I have been a mad scientist for the last couple of years! Well, my grown kids and hubby who teach biology, anatomy, chemistry, and physics in our homeschool Cottage Classes would beg to differ. They would say that I don’t have a scientific bone in my body.
But I know the truth. Because technically, low carb and healthy baking is nothing if not scientific experimentation!
I work from home full time now that I have graduated my last child from homeschooling. I take care of my Plexus customers and Ambassadors, help people get healthy, write curriculum, blog, prepare parenting and homeschooling seminars and workshops, and create recipes. It’s busy…but I love it. It feels like my thirty-two years of homeschooling but with only myself to keep on track all day.
Every morning I sit down and work, work, work and write, write, write. (Fifty thousand pages of curriculum didn’t just write itself the past fifteen years!)
And then I take a “break.” And rather than playing or eating lunch or running errands—I head to my kitchen and start my concoctions, sure that today’s will be a success.
Recipe testing is a break for me from sitting for too many hours. And it is a fun journey. Oh, sometimes I am sorely disappointed, for sure.
But many times—like in the case of this Low Carb Sprouted Flour Mix—I am overjoyed.
(And then I’m disappointed again. Then overjoyed again. Every day can’t be hearts, sunshine, flowers, and rainbows…or perfect low carb rolls, healthy pie, tasty sugar-free candy, and perfect grain-free cookies!)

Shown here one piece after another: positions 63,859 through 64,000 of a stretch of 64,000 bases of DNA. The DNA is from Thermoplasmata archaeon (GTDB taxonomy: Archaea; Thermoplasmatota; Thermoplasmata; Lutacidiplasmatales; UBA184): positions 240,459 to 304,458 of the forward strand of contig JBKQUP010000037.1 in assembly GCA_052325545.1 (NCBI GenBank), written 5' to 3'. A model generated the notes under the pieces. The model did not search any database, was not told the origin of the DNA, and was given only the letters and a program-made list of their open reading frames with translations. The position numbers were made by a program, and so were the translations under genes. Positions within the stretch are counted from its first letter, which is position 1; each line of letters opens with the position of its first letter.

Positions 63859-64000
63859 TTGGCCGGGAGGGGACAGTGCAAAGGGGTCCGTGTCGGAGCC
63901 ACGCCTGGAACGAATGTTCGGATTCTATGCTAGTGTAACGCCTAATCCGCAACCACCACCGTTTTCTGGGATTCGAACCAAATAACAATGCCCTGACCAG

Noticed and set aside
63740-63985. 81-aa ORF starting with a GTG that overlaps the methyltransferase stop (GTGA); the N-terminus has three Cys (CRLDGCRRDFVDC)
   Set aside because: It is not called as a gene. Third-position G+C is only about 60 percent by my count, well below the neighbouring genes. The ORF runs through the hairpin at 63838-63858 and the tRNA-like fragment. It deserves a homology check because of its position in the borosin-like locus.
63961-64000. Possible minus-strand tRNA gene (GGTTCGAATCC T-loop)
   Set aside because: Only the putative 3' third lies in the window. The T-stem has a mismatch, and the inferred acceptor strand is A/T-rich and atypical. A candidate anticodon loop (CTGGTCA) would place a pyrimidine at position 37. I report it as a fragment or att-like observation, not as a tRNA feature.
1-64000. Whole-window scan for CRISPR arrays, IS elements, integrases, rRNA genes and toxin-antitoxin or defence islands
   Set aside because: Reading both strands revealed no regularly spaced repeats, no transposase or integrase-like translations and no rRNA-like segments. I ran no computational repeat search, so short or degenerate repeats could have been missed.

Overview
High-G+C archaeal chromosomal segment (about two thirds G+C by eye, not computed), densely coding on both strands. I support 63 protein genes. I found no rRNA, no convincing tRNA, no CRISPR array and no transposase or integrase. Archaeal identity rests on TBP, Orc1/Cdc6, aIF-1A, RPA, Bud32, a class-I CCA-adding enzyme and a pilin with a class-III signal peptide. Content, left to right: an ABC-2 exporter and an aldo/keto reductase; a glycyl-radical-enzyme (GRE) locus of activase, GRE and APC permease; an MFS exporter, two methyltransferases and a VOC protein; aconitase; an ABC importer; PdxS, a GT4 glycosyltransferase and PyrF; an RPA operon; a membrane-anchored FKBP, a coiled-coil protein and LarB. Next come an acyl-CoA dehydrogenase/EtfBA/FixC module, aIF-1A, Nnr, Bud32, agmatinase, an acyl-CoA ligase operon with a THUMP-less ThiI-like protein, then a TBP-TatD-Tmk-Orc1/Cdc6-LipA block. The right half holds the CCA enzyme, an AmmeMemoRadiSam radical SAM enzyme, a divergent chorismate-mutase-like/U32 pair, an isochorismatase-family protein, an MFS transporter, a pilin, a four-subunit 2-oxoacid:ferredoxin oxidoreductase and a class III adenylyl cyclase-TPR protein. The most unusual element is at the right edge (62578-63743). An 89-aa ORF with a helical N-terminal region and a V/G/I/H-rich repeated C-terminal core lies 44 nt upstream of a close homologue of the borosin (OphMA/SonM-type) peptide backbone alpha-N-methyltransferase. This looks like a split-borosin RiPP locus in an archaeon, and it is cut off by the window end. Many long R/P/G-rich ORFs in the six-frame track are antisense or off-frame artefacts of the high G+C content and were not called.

This is like Book V or VI in the Healthy Mixes series, which means it won’t get as tested as early as the recipes in Sugar-Free, Flour-Free or Cream Cheese Dessert Base. However, it is being tested a little here and there—and the recipes that go with this mix will be posted as they pass the test!
I am especially excited about the master “Crescent Roll Dough” recipe that I have been testing for eight months using this mix. It is so close to being ready—and will be a healthy mixes, low carb yeast baker’s delight as it is sooo versatile. (Think Pilsbury Crescent Rolls in a tube….yeah…so many uses!) So stay tuned. (Subscribe at the end of this post, so you will get each recipe in your inbox as they are published!)
Below are links to the ingredients I use in this recipe. I am an affiliate for Amazon.com. If you click on the links below I will earn a small commission. Thank you for your support of this blog!
So while you wait on my testing, here are some uses for this amazing Sprouted Flour Mix